Monday, August 27, 2007

A Political Correctness FAQ

There's been a few debates that have come up in the feminist blogosphere lately that have come down to offense over the terminology that's being used and about knee-jerk reactions to that terminology. The two big offenders seem to be "politically correct" and, more, surprisingly, "sex-positive". Apparently, use of these terms in feminist discourse marks is a marker that one is anti-feminist or at least insufficiently respectful of the more easily-offended branches of feminism. (Although it should be pointed out that these easily-offended radfems are themselves merely setting up "strawsexpozzes" to knock down.)

I've been finding it useful to go back to the early literature to see what the debate was originally all about. This comes up in my discussion over on Trinity's blog in response to a very good post she made about sex-positivity.

On the topic of political correctness, I found a really great little essay in the 1984 sex-positive anthology Pleasure and Danger: Exploring Female Sexuality called "Politically Correct? Politically Incorrect?" by Muriel Dimen. The essay starts contains a Q/A about political correctness (what these days would be called a FAQ) that really gets to the root of the matter, without the accumulated baggage that later started piling up around the term. I think its a very useful read.

Question 1: How do you define politically correct?

Answer: Politically correct is an idea that emerges from the well-meaning attempt in social movements to bring the unsatisfactory present into line with the utopian future, in fact, to make the "revolution" happen. Although ideas about what is acceptable behavior develop in any political organization, left or right, the express phrase, politically correct, seems to be associated with the left. The phrase is charged, because the left, in its conception of itself, stands for freedom, yet finds itself in a contradictory situation: in order to realize its goal, it finds itself telling people how to behave and therefore interfering with their freedom.

Politically correct behavior, including invisible language and ideas as well as observable action, is that which adheres to a movement's morality and hastens its goals. The idea of politically correct grows naturally from moral judgments (which any political ideology or philosophy contains) that deem certain aspects of the present way of living bad. It is this moral evaluation that fuels visions of better ways of living and energizes attempts to realize them. In the light of the resulting politico-moral principles, certain behaviors and attitudes can come to seem not only "bad," because they are harmful to society or to people, but "wrong," because they hinder social transformation.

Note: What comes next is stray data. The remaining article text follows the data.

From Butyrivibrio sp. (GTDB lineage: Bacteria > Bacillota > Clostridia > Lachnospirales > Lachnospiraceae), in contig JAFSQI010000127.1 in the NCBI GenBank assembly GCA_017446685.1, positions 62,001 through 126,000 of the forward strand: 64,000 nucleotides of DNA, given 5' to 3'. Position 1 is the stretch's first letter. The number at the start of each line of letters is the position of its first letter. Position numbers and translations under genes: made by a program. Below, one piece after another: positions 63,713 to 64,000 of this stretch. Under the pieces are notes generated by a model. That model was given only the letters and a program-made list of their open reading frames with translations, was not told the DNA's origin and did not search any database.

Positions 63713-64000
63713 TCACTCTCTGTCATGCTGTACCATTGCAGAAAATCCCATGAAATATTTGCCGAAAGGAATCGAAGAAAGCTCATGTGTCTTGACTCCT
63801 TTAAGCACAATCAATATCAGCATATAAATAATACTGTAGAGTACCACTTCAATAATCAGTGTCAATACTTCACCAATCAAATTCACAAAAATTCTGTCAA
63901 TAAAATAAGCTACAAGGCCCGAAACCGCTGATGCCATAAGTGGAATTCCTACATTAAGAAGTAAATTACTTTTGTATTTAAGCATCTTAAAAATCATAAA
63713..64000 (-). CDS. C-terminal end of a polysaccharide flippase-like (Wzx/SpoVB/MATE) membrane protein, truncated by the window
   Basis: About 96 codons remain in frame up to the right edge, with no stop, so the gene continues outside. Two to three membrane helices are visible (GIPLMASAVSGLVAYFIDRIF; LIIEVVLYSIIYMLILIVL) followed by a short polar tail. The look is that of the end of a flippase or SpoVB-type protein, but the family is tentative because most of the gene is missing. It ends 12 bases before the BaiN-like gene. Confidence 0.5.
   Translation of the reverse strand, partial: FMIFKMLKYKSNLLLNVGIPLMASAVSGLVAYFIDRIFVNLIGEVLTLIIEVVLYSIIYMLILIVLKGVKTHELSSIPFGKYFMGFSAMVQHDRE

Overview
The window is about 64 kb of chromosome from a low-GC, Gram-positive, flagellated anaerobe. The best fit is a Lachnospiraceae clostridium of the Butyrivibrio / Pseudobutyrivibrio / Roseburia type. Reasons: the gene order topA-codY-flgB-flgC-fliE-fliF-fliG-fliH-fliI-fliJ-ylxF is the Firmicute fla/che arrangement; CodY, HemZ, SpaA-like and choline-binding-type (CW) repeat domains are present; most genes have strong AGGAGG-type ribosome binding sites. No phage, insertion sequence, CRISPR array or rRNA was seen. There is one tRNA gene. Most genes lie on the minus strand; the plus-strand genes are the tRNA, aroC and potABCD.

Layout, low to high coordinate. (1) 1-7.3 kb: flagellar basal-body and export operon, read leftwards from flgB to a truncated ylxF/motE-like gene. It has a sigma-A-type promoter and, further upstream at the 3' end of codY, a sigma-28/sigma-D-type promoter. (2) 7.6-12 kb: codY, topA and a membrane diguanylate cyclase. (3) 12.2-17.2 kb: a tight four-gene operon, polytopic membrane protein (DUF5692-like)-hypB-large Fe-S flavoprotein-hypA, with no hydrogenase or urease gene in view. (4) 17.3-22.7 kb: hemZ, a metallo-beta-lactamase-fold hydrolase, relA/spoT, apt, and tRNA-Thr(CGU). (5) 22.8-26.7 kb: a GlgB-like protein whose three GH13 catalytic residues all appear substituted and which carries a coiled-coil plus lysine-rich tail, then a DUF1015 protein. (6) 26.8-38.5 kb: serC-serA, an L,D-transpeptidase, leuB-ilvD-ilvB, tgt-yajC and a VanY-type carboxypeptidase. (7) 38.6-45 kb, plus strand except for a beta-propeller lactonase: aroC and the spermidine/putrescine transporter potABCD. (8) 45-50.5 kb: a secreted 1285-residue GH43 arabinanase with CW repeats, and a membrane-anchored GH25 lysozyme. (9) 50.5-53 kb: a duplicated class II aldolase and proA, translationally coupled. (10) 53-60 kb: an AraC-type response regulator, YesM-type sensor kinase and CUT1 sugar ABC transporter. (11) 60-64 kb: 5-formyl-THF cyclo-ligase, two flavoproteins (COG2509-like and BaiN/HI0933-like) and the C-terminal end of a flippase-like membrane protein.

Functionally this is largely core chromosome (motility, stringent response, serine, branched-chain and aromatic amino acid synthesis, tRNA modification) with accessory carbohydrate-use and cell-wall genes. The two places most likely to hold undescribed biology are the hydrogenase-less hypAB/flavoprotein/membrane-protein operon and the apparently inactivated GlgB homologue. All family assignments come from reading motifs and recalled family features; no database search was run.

Question 2: What is politically correct?

Answer: I don't know: anything, including seeming opposites, can be correct in different groups, movements, or societies. The Talmud requires intercourse; the Shakers prohibited sexual activity; Marx, Engels and Freud celebrated (but did not practice) monogamy; Bohemianism advocates promiscuity and multiple sexualities, but disdains fidelity.

The ideology of political correctness emerges in all sorts of movements, applying to behavior, social institutions, and systems of thought and value. For example, various socialist and utopian movements have identified the nuclear family as a breeding ground for a socially destructive individualism, and propose communal living because it would promote a collectivist spirit. At various periods in Western history, then, social movements have instituted communes as a desirable first step in creating the good society they envisioned for the future. In the 1960s (which spilled into the 1970s), certain sectors of the left found the nuclear family and its bedrock, monogamous heterosexual marriage, to be both bad and wrong, i.e., politically incorrect, while communes and non-monogamy (for which no positive term ever developed) came to seem good and right, that is, "left," in other words, politically correct.

The appearance of political correctness in feminism creates a contradiction. One of feminism's tenets is an individualism (sometimes bourgeois, sometimes anarchistic) that proclaims self-determination for women, translating into "every woman for herself." However, feminism is also a mass movement based on collective struggles against the state in such areas as reproductive rights and the workplace. Such a political movement can be successful only if it is founded on shared moral and political principles. In some sense, it is this movement that constitutes the social context which makes feminism's individualistic principles possible. It is not feasible, however, for both these tendencies, one towards the individual, the other towards the social web, to be simultaneous guides to politically correct behavior.